Best practice is to add whatever dates are known to be associated with the feature or one of its descriptive aspects, even if the dates are not precise (e.g., only expressed to the decade or the century). This information will support some degree of searching and display by date range.


For views of schema and xml files, go to views.

For views of the relational database model, go to section 9.

7. Links to external sources of information

Where there are data sources that supplement the information included in the gazetteer, the GCS provides elements that can be used to link to these external resources. This version of the GCS provides the following linking elements (all are optional and repeatable):

  • linkNameInfo: link or reference to further information about the name, such as a scholarly document
  • geometryReferenceURL: URL reference to a file that contains the coordinate points or other representation of geographic location, such as a grid representation, plus geodetic basis and geometry type (e.g., point, line, polygon, etc.). File needs to be self-explanatory
  • featureLink: web address and description of a site that provides information about the feature; such links are given a description, a type/category, a language, and a URL.

8. Treatment of attribution to source of data

A basic tenet of the GCS is that there will be one gazetteer entry for a particular named geographic location. That is, there will not be more than one entry for the same place. Therefore, information about a place that comes from different sources will be merged into a single record. It is important that the source of the different pieces of information be traceable back to a particular contributor and reference source.


Source identification consists of two parts:

  • Contributor
    • Organization name and address; optionally a contact point and a website URL
  • Source reference
    • Bibliographic reference for the reference source; e.g., a map, a book, etc.


Each ADL Gazetteer Source entry is uniquely identified with a mnemonic (e.g. “USGS-GNIS-1”) and by a system-assigned ID number. This ID number is associated with individual pieces of data in a gazetteer entry.


In the rdb model, attribution to sources has been implemented through mirror tables. The result is that attribution can be associated with each row in each column of the main tables. This is an expansion from the basic attribution included in the XML schema and provides a comprehensive solution for tracing bits of information back to the contributor and reference source. The mirror tables also include the entry date for each piece of information.


For views of schema and xml files, go to views.

For views of the relational database model, go to section 9.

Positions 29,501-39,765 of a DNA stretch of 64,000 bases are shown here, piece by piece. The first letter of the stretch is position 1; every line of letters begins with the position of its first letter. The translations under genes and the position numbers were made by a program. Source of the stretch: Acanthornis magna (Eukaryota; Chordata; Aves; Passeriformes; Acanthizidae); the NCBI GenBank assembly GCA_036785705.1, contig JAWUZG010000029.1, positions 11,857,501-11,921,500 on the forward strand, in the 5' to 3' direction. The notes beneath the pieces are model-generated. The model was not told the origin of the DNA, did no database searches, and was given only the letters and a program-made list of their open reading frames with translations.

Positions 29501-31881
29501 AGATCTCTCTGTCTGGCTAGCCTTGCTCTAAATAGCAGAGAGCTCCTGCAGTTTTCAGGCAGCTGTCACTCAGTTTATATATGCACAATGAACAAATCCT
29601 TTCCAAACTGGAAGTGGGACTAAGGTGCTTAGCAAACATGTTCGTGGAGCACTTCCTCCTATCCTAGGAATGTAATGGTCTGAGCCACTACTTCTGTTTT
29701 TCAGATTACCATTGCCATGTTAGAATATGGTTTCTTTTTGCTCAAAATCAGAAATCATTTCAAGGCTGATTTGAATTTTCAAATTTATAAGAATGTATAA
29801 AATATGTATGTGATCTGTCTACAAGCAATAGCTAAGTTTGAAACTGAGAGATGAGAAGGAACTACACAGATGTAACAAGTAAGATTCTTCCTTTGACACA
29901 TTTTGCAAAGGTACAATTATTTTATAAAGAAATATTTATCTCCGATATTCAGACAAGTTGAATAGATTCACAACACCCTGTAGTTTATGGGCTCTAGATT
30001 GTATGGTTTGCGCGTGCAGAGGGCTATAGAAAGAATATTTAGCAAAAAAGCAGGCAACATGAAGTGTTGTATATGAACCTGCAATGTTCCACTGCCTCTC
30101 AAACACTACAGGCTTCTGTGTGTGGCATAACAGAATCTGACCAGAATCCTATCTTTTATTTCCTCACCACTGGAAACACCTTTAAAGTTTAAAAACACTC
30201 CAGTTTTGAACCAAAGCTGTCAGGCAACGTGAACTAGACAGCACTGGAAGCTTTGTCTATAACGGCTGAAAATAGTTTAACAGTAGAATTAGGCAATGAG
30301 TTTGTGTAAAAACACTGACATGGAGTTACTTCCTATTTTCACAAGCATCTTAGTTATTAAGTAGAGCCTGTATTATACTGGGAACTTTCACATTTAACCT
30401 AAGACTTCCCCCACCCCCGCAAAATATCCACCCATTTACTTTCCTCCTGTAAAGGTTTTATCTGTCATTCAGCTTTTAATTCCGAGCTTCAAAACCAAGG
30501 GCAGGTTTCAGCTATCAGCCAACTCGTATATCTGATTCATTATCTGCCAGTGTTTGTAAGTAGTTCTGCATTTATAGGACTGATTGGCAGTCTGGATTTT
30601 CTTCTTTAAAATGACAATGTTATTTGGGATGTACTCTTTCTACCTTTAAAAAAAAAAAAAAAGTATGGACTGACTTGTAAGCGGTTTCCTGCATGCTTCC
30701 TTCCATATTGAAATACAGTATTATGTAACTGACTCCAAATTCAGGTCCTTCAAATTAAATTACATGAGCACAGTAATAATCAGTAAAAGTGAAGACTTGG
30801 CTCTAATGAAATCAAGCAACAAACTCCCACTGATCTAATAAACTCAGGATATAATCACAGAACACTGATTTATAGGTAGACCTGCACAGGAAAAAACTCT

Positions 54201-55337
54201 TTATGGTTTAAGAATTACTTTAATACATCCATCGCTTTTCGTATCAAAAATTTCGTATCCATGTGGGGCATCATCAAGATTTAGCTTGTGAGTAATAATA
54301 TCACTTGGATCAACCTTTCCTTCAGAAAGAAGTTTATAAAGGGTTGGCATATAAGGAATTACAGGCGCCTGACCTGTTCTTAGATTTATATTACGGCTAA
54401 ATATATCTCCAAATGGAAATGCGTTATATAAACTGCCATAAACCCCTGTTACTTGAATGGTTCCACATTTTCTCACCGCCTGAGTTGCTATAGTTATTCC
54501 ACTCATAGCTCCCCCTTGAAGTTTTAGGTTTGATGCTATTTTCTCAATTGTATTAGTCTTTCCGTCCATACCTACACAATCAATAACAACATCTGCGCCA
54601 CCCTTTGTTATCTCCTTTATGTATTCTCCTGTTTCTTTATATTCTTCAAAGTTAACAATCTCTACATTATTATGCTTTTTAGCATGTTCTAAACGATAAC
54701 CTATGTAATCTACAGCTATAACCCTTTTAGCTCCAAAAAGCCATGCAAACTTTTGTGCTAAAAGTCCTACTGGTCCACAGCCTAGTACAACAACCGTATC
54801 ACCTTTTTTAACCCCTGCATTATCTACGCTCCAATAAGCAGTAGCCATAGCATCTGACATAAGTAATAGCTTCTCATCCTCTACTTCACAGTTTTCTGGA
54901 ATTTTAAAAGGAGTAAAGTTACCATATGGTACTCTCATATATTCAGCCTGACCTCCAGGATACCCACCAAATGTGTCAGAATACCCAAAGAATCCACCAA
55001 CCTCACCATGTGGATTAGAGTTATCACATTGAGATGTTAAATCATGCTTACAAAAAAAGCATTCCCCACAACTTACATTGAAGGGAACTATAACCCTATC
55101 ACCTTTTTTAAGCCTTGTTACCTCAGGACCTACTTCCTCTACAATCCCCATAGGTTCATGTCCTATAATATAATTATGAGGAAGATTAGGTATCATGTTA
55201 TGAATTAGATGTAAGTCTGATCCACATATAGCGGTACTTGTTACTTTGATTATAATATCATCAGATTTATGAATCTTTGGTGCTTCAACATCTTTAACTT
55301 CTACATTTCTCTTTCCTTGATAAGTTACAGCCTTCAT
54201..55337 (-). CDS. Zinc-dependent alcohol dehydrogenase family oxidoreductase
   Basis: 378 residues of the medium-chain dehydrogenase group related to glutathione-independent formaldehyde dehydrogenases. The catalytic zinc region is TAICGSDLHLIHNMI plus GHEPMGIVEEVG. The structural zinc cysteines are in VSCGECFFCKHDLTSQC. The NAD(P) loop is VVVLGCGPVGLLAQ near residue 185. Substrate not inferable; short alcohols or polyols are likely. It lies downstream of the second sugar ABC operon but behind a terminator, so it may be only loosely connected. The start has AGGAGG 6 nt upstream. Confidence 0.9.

9. Relational database model

Graphics showing parts of and the whole relational database model


For views of schema and xml files, go to views.

10. ADL implementation

During the summer of 2003, the rdb logical model will be implemented as a DB2 database. Tables needed to support searching and report generation will be added as needed. The existing ADL Gazetteer database will be converted to the new schema and database model and the existing clients and services will be moved to access the new database.


11. Availability and contact points

Links to the schemas and the relational database model are elsewhere in this document.


The primary contact point for further information is Linda Hill,


12. Acknowledgements

The development of the ADL Gazetteer Content Standard and the implementation of the ADL Gazetteer and its associated services have been funded primarily by grants from the National Science Foundation through its Digital Library Program. In addition, funds have been provided by NASA, ESRI, and the Digital Library for Earth System Education (DLESE).


The ADL Gazetteer Development Team includes

Jim Frew

Jordan Hastings

Havår Valeur

Linda Hill

Greg Janée

David Valentine


Pilar Montes developed the relational database model on a contracting basis with ADL.


Many have contributed to the design and contents of the GCS through their feedback to early versions. In particular, the Electronic Cultural Atlas Initiative (ECAI) at Berkeley has given valuable advice in regard to support for historical feature descriptions and multilingual text; Susan Stone has critiqued the relational database model for us and given us valuable feedback.


13. References and links

ADL Gazetteer Development web page:


ADL Gazetteer Protocol:


ADL Gazetteer publications:


GCS schema


Relational database model